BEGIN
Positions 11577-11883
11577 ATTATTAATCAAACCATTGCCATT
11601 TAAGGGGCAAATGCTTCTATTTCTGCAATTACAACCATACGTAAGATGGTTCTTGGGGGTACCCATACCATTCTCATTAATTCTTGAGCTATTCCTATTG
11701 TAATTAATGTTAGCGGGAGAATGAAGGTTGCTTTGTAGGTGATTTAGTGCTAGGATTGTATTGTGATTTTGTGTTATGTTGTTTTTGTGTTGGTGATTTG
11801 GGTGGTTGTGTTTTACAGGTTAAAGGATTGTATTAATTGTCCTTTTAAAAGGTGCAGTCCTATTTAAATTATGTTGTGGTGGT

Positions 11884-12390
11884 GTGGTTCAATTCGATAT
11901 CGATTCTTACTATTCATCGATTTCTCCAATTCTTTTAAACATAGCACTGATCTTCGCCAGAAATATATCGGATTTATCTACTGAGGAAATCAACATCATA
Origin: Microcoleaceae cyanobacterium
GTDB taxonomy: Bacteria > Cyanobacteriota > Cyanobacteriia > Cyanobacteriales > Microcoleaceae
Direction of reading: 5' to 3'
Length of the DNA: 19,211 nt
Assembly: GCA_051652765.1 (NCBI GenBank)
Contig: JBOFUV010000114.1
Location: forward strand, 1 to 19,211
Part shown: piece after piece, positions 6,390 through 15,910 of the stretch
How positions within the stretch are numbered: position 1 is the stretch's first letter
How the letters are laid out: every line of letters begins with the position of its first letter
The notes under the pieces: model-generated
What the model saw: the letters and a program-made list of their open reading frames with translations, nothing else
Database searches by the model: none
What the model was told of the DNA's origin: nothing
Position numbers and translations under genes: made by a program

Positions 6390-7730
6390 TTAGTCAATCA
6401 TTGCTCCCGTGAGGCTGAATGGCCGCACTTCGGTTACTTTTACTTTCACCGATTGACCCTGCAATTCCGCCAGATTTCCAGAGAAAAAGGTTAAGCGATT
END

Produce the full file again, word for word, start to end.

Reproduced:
Positions 11577-11883
11577 ATTATTAATCAAACCATTGCCATT
11601 TAAGGGGCAAATGCTTCTATTTCTGCAATTACAACCATACGTAAGATGGTTCTTGGGGGTACCCATACCATTCTCATTAATTCTTGAGCTATTCCTATTG
11701 TAATTAATGTTAGCGGGAGAATGAAGGTTGCTTTGTAGGTGATTTAGTGCTAGGATTGTATTGTGATTTTGTGTTATGTTGTTTTTGTGTTGGTGATTTG
11801 GGTGGTTGTGTTTTACAGGTTAAAGGATTGTATTAATTGTCCTTTTAAAAGGTGCAGTCCTATTTAAATTATGTTGTGGTGGT

Positions 11884-12390
11884 GTGGTTCAATTCGATAT
11901 CGATTCTTACTATTCATCGATTTCTCCAATTCTTTTAAACATAGCACTGATCTTCGCCAGAAATATATCGGATTTATCTACTGAGGAAATCAACATCATA
Origin: Microcoleaceae cyanobacterium
GTDB taxonomy: Bacteria > Cyanobacteriota > Cyanobacteriia > Cyanobacteriales > Microcoleaceae
Direction of reading: 5' to 3'
Length of the DNA: 19,211 nt
Assembly: GCA_051652765.1 (NCBI GenBank)
Contig: JBOFUV010000114.1
Location: forward strand, 1 to 19,211
Part shown: piece after piece, positions 6,390 through 15,910 of the stretch
How positions within the stretch are numbered: position 1 is the stretch's first letter
How the letters are laid out: every line of letters begins with the position of its first letter
The notes under the pieces: model-generated
What the model saw: the letters and a program-made list of their open reading frames with translations, nothing else
Database searches by the model: none
What the model was told of the DNA's origin: nothing
Position numbers and translations under genes: made by a program

Positions 6390-7730
6390 TTAGTCAATCA
6401 TTGCTCCCGTGAGGCTGAATGGCCGCACTTCGGTTACTTTTACTTTCACCGATTGACCCTGCAATTCCGCCAGATTTCCAGAGAAAAAGGTTAAGCGATT